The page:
Three years ago this month I was diagnosed with a rare, life-threatening form of bone cancer in my left leg. I was the 'walking guy' who might never walk again. I endured a "lost year" involving nine months of chemotherapy and a 15-hour surgery in which doctors removed my left femur and replaced it with titanium, relocated my left fibula to my thigh, and removed a third of my quadricep.
At the time I was the father of three-year-old identical twin daughters, and I was eager to gather as much wisdom and support for my girls as I could. I reached out to six men from all parts of my life and asked them to form a Council of Dads for my girls. I then asked each man for one life lesson he would share with my girls. Their answers ranged from how to travel ("Be a traveler not a tourist") to how to dream ("Don't see the wall.") (To see my TED talk on these lessons, click here.)
But what lesson would I add to this list? What one piece of advice would I give my girls? The answer came back to my life's passion.
Since walking was the first thing I lost when I got sick, I spent much of the year and a half I was on crutches contemplating this most elemental of human acts. Walking upright is considered the threshold of being human, the skill that most distinguishes us from our ancestors. It's also immune to improvement. Ever since humans began walking four million years ago, the act has been essentially unchanged.
But walking can also be the source of meaning. As long as humans have worshiped gods, they have walked to get closer to them. In the Bible, the greatest spiritual breakthroughs occur when the heroes are on journeys: Abraham going forth to the Promised Land; the Israelites crossing the Red Sea; Israel exiled to Babylon. From the Hajj to the Stations of the Cross, the greatest pilgrimages involve walking. And many pilgrims purposefully make their gait more arduous in order to slow their pace even more.
Now I understand why.
The simplest consequence of walking on crutches is that you walk slower. Every step must be a necessary one. When you hurry, you get where you're going, but you get there alone. When you go slow, you get where you're going, but you get there with a community you've built along the way. At the risk of admission: I was never nicer than when I was on crutches.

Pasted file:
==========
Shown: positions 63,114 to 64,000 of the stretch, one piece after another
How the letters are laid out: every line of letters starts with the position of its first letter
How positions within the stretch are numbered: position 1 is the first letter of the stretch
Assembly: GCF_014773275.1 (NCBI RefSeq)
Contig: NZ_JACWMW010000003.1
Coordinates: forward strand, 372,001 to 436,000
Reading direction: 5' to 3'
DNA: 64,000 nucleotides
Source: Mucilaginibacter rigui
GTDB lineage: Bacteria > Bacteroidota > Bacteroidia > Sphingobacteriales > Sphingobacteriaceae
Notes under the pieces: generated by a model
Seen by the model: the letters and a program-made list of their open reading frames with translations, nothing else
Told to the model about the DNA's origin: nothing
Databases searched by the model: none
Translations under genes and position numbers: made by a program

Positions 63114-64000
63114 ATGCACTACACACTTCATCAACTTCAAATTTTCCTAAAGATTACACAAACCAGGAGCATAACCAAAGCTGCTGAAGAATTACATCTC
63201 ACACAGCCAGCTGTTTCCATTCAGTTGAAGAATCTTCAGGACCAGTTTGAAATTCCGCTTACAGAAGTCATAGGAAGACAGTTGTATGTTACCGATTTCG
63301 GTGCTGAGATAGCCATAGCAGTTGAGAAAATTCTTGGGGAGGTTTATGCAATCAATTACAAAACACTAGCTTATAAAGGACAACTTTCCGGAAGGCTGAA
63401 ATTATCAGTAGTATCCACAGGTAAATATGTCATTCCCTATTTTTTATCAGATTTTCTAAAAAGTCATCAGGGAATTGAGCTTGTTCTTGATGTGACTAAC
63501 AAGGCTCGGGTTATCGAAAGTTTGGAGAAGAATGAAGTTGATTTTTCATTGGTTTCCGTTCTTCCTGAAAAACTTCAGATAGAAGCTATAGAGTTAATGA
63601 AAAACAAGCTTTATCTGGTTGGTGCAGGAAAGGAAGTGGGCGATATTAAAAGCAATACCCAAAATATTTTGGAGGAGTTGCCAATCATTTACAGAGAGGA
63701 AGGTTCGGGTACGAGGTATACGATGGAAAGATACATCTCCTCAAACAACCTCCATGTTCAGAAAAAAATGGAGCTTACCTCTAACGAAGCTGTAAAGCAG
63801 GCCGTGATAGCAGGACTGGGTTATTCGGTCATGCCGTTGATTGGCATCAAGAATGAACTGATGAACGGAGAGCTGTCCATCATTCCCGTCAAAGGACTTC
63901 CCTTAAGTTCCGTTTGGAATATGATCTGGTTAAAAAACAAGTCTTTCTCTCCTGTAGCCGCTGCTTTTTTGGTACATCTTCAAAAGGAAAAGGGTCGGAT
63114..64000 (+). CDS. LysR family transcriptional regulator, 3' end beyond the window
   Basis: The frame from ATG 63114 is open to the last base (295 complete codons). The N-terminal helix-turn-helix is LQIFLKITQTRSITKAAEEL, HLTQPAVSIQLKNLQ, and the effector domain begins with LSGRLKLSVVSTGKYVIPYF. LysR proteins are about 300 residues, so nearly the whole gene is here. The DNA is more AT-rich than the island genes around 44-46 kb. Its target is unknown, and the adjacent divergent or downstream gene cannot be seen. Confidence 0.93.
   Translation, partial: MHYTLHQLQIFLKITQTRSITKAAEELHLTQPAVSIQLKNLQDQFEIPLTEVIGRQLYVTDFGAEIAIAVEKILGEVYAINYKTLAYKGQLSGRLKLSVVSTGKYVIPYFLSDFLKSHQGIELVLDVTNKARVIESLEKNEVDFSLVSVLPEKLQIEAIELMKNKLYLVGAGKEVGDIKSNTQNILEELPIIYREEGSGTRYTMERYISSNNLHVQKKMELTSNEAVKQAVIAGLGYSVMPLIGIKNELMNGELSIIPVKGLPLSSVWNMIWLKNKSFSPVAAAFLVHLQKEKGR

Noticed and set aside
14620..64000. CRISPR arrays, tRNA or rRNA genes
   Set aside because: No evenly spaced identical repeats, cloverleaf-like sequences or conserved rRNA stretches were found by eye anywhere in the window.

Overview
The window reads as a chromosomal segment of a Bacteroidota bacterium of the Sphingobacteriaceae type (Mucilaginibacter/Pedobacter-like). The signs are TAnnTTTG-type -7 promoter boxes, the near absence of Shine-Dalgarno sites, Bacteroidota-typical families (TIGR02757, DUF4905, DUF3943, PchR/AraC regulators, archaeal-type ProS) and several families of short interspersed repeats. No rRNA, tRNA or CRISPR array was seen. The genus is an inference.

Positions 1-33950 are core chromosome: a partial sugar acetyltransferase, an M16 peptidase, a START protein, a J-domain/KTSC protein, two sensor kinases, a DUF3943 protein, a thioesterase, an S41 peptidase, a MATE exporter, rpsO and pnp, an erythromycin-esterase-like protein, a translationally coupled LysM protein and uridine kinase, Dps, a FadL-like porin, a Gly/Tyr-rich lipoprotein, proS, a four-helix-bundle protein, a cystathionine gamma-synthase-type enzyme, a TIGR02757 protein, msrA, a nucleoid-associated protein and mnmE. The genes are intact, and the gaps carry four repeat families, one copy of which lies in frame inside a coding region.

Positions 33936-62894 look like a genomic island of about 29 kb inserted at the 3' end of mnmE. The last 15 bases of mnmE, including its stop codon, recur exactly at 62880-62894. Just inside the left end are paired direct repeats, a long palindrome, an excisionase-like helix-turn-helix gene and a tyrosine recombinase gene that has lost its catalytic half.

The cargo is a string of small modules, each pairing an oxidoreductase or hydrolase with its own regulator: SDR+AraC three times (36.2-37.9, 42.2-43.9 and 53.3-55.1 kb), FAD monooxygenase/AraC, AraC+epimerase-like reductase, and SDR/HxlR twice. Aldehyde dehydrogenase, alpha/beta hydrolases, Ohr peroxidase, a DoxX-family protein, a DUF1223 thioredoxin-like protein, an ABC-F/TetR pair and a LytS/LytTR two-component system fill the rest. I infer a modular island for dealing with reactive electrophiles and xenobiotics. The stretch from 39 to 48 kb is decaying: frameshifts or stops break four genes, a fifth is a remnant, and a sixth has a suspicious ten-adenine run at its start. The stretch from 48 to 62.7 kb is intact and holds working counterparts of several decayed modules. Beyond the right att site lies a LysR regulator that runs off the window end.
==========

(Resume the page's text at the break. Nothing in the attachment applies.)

In the 1840's, when walking was just becoming a source of recreation across Europe, a new type of pedestrian appeared in Paris. He was called a flâneur, one who ambled the arcades. One emblem of that idleness was the fashion among flâneurs to take turtles for walks and let the reptile set the pace.
As a paean to slow-moving, I love this notion, and it became my own wish for my daughters. Take a walk with a turtle. And behold the world in pause.
This idea of slowing down became the Number 1 lesson I learned from my experience. The Liberty Bell has a quote from the Bible on its side. In the passage, God asks the Israelites every seven years to give their fields a year of rest. Every 49 years, the land gets an extra year of rest, during which all families are to be reunited and all people surrounded with the ones they love. That fiftieth year is called the Jubilee year.
And though I'm still shy of fifty, that tradition perfectly captures my experience. My Lost Year was my Jubilee Year. In lying fallow, I planted the seeds for a healthier future. In forming a Council of Dads, I reunited with the people I love.
So this weekend, consider doing what we'll be doing to celebrate Father's Day, find a friend, a family member, or whomever it might be; find a turtle; and take a long, slow walk.
Bruce Feiler's New York Times bestseller, The Council of Dads: A Story of Family, Friendship, and Learning How to Live, has just been released in paperback. For more information, please visit www.brucefeiler.com or twitter.com/brucefeiler.
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